Context: Patients, families, and surgeons often have high expectations of life-saving surgery following liver transplantation (LT), despite the presence of a severe life-limiting underlying illness. Hence, transition from curative to palliative care is difficult and may create conflicts around goals of care.
Objectives: We hypothesized that early communication with physicians/families would improve end-of-life care practice in the LT service patients.
Methods: Prospective, observational, pre/poststudy of consecutive LT service, surgical intensive care unit (SICU) patients, before and after a palliative care intervention was integrated. This included Part I (at admission), family support, prognosis, and patient preferences delineation; and Part II (within 72 hours), interdisciplinary family meeting. Data on goals-of-care discussions, do-not-resuscitate (DNR) orders, withdrawal of life support, and family perceptions were collected.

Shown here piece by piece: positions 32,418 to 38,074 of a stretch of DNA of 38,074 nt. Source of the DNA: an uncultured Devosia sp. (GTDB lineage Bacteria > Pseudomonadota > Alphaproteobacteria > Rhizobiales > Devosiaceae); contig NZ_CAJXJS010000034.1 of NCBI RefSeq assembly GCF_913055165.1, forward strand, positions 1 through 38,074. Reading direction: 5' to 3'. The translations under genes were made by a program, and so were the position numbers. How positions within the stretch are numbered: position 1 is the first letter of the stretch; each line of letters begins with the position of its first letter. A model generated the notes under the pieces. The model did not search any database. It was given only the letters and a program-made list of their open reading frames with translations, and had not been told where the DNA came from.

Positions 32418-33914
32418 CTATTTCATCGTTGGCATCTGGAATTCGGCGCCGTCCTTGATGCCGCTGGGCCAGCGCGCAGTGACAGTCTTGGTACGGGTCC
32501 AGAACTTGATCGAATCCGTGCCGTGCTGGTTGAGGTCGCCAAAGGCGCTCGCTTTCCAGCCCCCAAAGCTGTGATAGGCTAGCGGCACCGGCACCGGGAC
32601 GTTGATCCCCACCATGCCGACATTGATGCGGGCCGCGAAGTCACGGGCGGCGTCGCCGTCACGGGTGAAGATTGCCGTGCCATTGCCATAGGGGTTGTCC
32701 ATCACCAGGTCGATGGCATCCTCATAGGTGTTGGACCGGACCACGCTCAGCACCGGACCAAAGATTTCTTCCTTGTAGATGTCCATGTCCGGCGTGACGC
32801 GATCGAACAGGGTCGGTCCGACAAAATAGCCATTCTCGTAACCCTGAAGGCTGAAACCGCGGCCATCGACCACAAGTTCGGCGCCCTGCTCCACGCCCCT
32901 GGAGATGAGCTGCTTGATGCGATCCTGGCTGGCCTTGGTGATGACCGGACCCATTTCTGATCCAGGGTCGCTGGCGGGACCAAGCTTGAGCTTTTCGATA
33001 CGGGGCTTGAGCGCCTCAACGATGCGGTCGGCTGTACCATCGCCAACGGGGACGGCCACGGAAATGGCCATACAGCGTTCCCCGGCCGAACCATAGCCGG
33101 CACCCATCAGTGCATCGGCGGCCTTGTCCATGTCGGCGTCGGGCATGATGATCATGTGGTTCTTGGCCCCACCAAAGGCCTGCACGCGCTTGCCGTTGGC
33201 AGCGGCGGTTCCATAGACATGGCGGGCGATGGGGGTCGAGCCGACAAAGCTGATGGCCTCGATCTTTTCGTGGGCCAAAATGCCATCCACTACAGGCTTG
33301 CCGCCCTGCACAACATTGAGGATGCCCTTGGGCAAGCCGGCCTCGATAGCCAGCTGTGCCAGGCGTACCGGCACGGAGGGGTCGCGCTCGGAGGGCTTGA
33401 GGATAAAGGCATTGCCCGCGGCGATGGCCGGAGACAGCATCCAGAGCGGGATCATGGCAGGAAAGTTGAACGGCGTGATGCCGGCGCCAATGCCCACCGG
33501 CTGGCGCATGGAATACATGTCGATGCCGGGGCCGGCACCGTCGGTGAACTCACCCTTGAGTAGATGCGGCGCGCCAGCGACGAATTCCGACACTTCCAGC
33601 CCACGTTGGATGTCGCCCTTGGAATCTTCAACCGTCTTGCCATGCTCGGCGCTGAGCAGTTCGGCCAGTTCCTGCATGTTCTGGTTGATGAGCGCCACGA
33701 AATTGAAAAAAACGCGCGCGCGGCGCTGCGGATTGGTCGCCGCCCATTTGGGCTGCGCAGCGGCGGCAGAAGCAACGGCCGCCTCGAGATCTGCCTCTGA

Results: Seventy-nine LT patients with 21 deaths comprised the baseline group and 104 patients with 31 deaths the intervention group. Eighty-five percent of patients received Part I and 58% Part II of the intervention. Goals-of-care discussions on physician rounds increased from 2% to 38% of patient-days. During the intervention, although mortality rates were unchanged, DNR status increased (52-81%); withdrawal of life support increased (35-68%); DNR was instituted earlier; admission to DNR decreased (mean of 38-19 days); DNR to death time increased (two to four days); and SICU mean length of stay decreased (by three days). Family responses suggested more "time with family"/"time to say goodbye."
Conclusion: Interdisciplinary communication interventions with physicians and families resulted in earlier consensus around goals of care for dying LT patients. Early integration of palliative care alongside disease-directed curative care can be accomplished in the SICU without change in mortality and has the ability to improve end-of-life care practice in LT patients.
Copyright © 2012 U.S. Cancer Pain Relief Committee. Published by Elsevier Inc. All rights reserved.